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Food as Fashion

With every Journal, there’s usually one story in which we bring together food and fashion. On the day of the shoot, it’s everything you imagine it to be. Excitement, jitters and glamour all at once as the models arrive to go into makeup, the stylist starts playing with outfits, the photographer’s crew starts setting up lights, and everyone gets stuck in to bring the story to life. Here’s a look at JAN the Journal Volume 10’s lead story, State of Play, which encourages us all to play with our food more.

How to Play with Your Food

Reconnecting with food in a mindful way has been found to decrease emotional eating and can curb overeating by helping us feel more satisfied. In simplifying the many mantras and techniques one could apply to repairing one’s bond with food, here are just a few steps to becoming more present when eating:

Treat every dish like you’ve never had it before.

In truth, you haven’t. If you’ve ever dabbled in philosophy (or read Sophie’s World), you would have come across Heraclitus’s statement that one can never step into the same river twice. There are many ways of dissecting this trail of thought, but on a less cerebral note, anyone who dines out once in a while will know that no two cheeseburgers are created equal, except maybe at McDonald’s.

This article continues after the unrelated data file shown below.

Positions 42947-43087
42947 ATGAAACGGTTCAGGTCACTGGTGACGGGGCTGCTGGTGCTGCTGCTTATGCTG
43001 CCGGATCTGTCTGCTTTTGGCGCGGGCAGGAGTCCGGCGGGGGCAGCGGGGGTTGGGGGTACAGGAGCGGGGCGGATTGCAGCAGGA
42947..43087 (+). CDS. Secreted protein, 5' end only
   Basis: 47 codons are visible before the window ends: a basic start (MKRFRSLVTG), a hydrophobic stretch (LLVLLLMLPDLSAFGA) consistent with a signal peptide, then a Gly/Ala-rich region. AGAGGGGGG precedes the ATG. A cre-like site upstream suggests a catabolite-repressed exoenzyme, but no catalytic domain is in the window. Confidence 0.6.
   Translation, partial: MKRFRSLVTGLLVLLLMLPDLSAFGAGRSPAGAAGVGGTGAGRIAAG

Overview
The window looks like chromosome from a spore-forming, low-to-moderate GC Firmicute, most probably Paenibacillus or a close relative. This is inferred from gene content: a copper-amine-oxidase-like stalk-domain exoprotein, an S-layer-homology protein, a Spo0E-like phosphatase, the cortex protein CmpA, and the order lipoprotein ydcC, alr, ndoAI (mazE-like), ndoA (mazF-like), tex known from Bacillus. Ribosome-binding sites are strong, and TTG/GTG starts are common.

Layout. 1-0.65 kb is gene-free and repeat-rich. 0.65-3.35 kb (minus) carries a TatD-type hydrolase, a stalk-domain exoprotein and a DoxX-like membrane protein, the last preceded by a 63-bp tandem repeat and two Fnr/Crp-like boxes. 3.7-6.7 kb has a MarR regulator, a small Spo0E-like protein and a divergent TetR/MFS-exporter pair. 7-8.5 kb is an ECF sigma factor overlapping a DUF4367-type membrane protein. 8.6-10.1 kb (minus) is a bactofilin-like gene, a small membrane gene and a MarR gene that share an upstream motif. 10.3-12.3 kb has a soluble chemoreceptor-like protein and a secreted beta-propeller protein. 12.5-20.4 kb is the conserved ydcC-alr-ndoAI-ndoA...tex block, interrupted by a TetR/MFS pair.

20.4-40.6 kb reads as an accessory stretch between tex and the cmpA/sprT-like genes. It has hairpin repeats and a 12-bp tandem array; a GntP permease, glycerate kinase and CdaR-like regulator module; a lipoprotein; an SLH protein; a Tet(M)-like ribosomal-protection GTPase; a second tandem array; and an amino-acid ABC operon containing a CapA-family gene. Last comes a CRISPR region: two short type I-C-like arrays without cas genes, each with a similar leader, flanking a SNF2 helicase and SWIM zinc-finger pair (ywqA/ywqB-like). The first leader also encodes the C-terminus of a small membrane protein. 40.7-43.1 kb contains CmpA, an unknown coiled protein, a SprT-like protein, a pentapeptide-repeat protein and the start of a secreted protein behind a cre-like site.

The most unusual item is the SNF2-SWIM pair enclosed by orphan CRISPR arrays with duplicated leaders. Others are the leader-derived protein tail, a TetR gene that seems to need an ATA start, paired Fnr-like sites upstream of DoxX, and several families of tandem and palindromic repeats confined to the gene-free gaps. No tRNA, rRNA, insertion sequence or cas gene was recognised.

Engage every possible sense.

Does the food you’re about to eat require you to use your hands, perhaps to peel it? When you do, does it spray or burst? Does it release a fragrance and change the ambience of the room? Does it reveal a new colour? Then, when you bring it to your mouth, how does the delicate skin of your lips react? Whether featherlight or heavy with stodge, every morsel carries weight. Feel it as it lands on your tongue. Breathe in its flavours – and breathe out its lingering aftertaste. Does it make you salivate? Explore its textures with your tongue and the inside of your cheeks. If it’s smooth, find its perfect imperfections, test them, and see where they yield to pressure.

Surrender your emotions.

Remember that scene in Ratatouille where the bitter food critic takes a bite of the final dish, and it transports him to what was possibly his last fond memory as a child? Allow yourself to reminisce, to find the emotion you felt when you first tasted these flavours. Let them all in and take down your defences. To feel is one of the most human things. Then, take a moment to consider the life cycles of all the ingredients on your plate – where they came from, who cultivated and nurtured them, and who made this dish for you – and allow yourself to feel grateful. This is a moment of gravity. Let it overwhelm you. Rest. Savour it.